(ii) In the long-term, the Royal Canadian Navy needs four supply ships, two on each coast. Four vessels will allow the Navy to have one vessel on high readiness on each coast. While one is undergoing maintenance or on foreign deployments, another will be standing by or on operations on both coasts. Without a second supply ship in the interim, the Navy will only be able to sustain operations offshore for a matter of days. With a supply ship, it can sustain operations for months.


In recognition of this urgent need, both the Senate and the House of Commons recommended during 2017 that Canada obtain a second Resolve-class supply ship from Davie.

No. Following decades of delays, the latest plan was for a supply ship to begin construction in 2016 and to have it delivered in 2019. This has been delayed due to the fact that according to government reports, Seaspan can only build one ship at a time and it must first build four vessels for the Canadian Coast Guard (3 Offshore Fisheries Science Vessels and 1 Offshore Oceanographic Science Vessel) before it is able to actually build the two Joint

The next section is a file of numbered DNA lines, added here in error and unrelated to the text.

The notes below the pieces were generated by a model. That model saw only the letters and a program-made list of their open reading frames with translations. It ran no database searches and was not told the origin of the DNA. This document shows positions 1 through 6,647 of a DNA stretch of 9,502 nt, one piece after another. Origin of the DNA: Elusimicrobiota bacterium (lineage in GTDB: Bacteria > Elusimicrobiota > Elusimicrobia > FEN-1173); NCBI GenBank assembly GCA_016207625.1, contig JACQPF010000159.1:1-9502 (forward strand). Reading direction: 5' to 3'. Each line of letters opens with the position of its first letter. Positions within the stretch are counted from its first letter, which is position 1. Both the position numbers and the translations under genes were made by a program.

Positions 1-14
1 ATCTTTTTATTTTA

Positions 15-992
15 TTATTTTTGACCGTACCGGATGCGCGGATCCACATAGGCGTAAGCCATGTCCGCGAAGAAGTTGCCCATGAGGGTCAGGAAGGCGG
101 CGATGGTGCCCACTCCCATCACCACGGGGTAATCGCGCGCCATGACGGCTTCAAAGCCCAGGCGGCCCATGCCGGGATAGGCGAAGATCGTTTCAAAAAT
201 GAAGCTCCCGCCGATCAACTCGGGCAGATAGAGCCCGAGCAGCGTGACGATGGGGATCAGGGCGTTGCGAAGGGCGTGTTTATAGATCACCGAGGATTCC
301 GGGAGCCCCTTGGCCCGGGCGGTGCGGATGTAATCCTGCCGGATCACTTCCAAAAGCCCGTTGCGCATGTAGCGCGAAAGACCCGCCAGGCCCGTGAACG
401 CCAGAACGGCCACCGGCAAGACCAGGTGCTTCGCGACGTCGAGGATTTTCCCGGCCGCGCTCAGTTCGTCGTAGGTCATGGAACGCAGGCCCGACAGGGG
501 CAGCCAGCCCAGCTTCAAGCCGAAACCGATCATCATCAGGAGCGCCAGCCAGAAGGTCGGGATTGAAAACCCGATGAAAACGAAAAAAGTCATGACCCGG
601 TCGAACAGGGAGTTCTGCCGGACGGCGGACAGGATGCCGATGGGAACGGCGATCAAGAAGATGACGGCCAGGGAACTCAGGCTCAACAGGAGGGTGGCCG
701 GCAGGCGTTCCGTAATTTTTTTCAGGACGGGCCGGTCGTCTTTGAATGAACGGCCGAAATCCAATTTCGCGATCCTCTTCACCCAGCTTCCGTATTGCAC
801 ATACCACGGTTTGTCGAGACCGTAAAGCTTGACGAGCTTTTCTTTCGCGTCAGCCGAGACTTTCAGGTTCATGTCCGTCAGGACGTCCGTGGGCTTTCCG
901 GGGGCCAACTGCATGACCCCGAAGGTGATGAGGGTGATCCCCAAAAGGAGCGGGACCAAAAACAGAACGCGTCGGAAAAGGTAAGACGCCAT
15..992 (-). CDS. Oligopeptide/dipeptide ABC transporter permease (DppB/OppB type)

Supply Ships for the Royal Canadian Navy. Below is an excerpt of the testimony provided by a Coast Guard official on November 7th 2017 before a parliamentary committee:


“The dates certainly can be provided. I will say that the very first OFSV will be delivered in 2018, the second one in 2019, and the third one in the 2020-21 timeframe. That’s in accordance with the latest schedule that VSY has produced. The OOSV will follow that. We’re still in the design phase for the OOSV. That will take some time. Between the delivery of the OOSV and the delivery of the Polar, there are the two naval resupply ships in there. The Polar-class icebreaker will follow the delivery of the second joint support ship.”